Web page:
Feel like that delicious meal just gave you a major mood boost? Turns out there’s some science behind foods that make you happy.
Research has linked eating more fruits and veggies to a boost in happiness and well-being. A 2017 study also found noshing on certain vegetables, fruits, and sweets made people feel happier (bonus: dinner and snacking both gave people good food feels).
Need a pick-me-up, stat? Here are 15 foods that *might* help boost your mood.
Honestly, it’s a miracle millennials aren’t happier, because avocado can seriously make you smile (even if you can’t buy a house or whatever).
Rich in monounsaturated fats (aka the “healthy” ones), this green, fleshy fruit is linked to lower anxiety symptoms. According to 2020 research, eating more high quality fats like the ones in avocado is associated with a lower anxiety score in women.
Let’s be real: You don’t need us to tell you that chocolate makes you feel good. It just does.
Aside from the sugar rush, 2020 research found cocoa helped improve brain performance in young adults. A 2019 study also found dark chocolate intake was associated with a lower risk of depressive symptoms.
Coffee is often vilified, but we’re *not* here for it. A 2016 review found caffeine intake is associated with lower levels of depression and anxiety. Combine that with antioxidants linked to lowering inflammation, and we just single-handedly justified every latte over-spender ever.
If you’re after “Don’t Worry, Be Happy” vibes, this palm fruit *might* help.
Coconut is full of medium-chain triglycerides (MCTs). These fatty acids are linked to more energy expenditure that may help aid weight loss and athletic performance. And while not a totally proven theory, a 2018 animal study found MCTs may help reduce anxiety.
Still, some older research doesn’t support the idea that MCTs can raise energy levels at all.
Forget Y2K era egg-white omelets — the yolk is truly all it’s cracked up to be. The yellow stuff is high in choline, which helps regulate your mood, memory, and other important things like muscle control.
Eating any fruit will likely give your health a mood boost, but berries just might be the berry best.
Next time you’re pressed because the red peppers cost extra, know your dollar’s probably worth it. Red peps aren’t just the ripest of the bell pepper fam, but they also have considerably high nutrient density scores.
If you’re low on iron, you can feel tired and sluggish (hello, anemia). Plot twist, you won’t get a ton of iron from red peppers, but you will get vitamin C, which helps your gut better absorb iron.
Wine contains high amounts of resveratrol, which has been linked to depression relief, disease management, and overall health. Meanwhile, while not 10/10 proven, a 2013 study linked drinking the *occasional* glass of red wine (we’re talking 2 to 7 glasses a week) with reduced depression risk.
Bonus: It has loads of heart-healthy polyphenols.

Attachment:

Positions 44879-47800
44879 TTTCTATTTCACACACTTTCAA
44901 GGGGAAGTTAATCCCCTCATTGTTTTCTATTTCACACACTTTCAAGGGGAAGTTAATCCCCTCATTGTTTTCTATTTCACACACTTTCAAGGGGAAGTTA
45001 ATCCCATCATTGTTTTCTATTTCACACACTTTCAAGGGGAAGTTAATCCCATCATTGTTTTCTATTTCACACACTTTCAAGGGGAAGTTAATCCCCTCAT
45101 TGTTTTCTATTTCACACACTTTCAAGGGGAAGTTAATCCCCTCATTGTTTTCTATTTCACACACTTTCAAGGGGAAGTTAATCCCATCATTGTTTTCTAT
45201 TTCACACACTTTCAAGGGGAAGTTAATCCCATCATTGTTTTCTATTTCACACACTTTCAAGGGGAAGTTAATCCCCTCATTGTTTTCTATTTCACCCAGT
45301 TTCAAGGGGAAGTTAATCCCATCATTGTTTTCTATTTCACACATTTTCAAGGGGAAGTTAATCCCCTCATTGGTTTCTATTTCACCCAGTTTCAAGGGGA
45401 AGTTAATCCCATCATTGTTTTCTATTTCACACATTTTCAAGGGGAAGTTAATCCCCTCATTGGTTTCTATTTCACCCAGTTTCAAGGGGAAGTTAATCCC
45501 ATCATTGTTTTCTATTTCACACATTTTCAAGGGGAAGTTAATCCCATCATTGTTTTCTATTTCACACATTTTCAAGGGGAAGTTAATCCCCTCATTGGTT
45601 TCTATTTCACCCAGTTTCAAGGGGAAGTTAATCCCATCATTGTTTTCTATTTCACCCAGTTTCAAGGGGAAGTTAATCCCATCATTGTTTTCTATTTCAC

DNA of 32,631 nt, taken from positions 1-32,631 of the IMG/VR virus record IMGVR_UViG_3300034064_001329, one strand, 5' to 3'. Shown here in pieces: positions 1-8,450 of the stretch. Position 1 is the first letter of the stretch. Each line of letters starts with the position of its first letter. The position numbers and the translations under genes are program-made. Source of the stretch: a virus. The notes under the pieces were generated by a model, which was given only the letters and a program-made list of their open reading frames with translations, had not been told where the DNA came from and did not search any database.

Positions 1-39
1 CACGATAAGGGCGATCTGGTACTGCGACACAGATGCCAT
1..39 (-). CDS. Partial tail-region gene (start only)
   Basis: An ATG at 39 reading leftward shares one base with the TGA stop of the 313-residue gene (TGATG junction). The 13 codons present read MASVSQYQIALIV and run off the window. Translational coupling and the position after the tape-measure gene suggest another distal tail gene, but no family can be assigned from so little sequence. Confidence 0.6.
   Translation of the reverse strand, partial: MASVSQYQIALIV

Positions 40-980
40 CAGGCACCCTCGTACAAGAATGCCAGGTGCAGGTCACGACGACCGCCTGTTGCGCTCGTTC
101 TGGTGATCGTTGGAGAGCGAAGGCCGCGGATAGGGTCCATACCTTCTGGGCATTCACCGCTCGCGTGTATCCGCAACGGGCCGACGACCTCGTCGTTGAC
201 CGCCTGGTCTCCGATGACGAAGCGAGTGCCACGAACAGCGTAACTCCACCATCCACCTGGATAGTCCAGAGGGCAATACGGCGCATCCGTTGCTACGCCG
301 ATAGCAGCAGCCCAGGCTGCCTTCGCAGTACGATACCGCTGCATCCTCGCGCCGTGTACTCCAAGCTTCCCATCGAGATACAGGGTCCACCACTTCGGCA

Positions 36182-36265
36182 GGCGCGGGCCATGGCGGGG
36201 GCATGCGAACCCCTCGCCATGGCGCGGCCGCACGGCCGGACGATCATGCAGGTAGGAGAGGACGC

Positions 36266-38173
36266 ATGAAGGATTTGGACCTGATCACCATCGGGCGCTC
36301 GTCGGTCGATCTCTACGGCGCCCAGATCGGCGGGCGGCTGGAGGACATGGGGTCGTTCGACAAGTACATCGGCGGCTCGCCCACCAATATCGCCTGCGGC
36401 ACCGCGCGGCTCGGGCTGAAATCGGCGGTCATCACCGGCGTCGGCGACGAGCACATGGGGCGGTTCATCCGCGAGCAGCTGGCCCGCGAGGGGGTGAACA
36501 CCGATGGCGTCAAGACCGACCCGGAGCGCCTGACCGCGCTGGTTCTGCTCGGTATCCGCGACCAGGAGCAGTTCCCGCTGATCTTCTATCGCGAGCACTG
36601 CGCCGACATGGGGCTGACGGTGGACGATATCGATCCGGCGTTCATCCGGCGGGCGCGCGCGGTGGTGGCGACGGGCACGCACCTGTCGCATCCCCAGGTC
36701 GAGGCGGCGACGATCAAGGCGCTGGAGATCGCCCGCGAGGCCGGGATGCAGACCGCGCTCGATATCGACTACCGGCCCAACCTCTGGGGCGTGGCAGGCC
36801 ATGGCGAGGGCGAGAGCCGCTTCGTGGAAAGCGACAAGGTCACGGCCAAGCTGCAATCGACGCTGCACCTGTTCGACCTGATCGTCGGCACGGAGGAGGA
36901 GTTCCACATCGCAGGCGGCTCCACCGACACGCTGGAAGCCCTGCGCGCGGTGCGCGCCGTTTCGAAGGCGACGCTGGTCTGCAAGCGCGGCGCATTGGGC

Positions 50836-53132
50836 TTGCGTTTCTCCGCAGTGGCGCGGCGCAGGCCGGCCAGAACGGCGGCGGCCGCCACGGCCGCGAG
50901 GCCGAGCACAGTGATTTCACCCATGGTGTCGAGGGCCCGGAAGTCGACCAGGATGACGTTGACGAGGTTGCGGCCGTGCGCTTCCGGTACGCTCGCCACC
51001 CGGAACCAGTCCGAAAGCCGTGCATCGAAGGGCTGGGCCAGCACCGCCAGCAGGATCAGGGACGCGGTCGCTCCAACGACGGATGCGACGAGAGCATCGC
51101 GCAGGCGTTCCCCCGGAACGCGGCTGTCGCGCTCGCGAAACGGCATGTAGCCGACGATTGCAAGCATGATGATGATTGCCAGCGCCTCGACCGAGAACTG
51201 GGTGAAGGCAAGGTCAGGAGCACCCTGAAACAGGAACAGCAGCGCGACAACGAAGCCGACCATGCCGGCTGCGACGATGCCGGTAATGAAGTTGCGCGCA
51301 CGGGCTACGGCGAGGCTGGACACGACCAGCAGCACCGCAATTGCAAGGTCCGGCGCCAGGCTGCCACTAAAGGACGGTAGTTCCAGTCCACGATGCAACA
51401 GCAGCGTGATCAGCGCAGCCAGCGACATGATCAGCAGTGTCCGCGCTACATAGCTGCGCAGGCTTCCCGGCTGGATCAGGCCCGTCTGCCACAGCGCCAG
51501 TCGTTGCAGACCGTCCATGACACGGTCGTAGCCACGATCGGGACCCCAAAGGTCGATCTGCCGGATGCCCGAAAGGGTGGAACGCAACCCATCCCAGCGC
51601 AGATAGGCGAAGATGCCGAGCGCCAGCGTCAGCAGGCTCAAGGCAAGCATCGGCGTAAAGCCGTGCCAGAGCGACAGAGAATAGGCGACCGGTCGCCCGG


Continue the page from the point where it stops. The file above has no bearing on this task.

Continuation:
These marine greens may be an acquired taste, but it’s actually a super nutrient-dense snack.
Instead of piling on the salt for a dose of iodine, eat some seaweed. Iodine’s essential to healthy thyroid production, which can have a big impact on your energy, mood, and overall quality of life.
Though iodine deficiency is rare in developed nations, according to the U.S. National Institutes of Health (NIH), noshing on some seaweed is one of the healthiest and best ways to get it.
A moment of silence for all the kids personally victimized by the “I’m on a seafood diet — I see food, then I eat it” dad joke. Now, let’s eat some salmon.
Though researchers don’t know for sure what could be going on here (something fishy?!), it may be due to omega-3’s inflammation-quashing effects.
Crack a walnut, crack the code to happiness? The research says: pretty much. These babies have omega-3s and those healthy fats we keep stressing.
In a small 2016 study, researchers found that male college students who added half a cup of walnuts to their daily diet experienced a significant mood boost within 8 weeks.
Beet it, bad days. Beets contain lots of folate, which according to 2017 research, may play a role in fending off depression. In the study, researchers found that people without depression had higher folate levels than those who did.
Hangry for carbs? (Same.) You might feel especially strong cravings for carb-erific foods when your hormones are all over, whether from PMS, stress, or a breakup 💔.
Complex carbs like whole-grain bread are a solid way to settle these surging chemical messengers without crashing your system later on. Seriously, just *try* to feel bad after eating a whole grain PB&J.
Honey can be a solid swap for table sugar (unless you’re vegan, then you do you, K?!). It also has super healthy compounds like kaempferol and quercetin — big words for handy chemicals that help reduce inflammation and *might* keep depressive symptoms at bay.
Honey also has antibacterial properties, which may ward off “bad” bacteria that might make you feel less-than-yourself.
In general, eating a healthy diet packed with fruits and veggies is linked to greater happiness. Whole grains, healthy fats, and nutrient-rich proteins (fish, nuts, beans), can also do your health, mind, and mood some major favors.
If you’re not sure what diet’s best for you, talk with your healthcare professional or a registered dietician.